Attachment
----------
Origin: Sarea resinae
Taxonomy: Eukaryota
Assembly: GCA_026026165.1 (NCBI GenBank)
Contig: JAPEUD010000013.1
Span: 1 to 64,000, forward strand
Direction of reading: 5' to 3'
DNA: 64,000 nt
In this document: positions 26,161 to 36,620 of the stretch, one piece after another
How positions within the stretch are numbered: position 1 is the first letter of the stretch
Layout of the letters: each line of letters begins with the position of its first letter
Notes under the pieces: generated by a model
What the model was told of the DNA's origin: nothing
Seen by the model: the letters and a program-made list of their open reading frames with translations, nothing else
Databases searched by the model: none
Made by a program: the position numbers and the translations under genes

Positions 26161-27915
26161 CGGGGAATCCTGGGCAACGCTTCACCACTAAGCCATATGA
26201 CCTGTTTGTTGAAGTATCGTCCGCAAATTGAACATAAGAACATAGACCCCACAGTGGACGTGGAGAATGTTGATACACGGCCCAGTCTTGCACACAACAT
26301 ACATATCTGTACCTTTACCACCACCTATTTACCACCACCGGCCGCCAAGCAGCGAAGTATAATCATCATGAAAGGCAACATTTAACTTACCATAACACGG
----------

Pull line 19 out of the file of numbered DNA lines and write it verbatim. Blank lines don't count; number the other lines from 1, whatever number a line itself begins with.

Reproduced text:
26301 ACATATCTGTACCTTTACCACCACCTATTTACCACCACCGGCCGCCAAGCAGCGAAGTATAATCATCATGAAAGGCAACATTTAACTTACCATAACACGG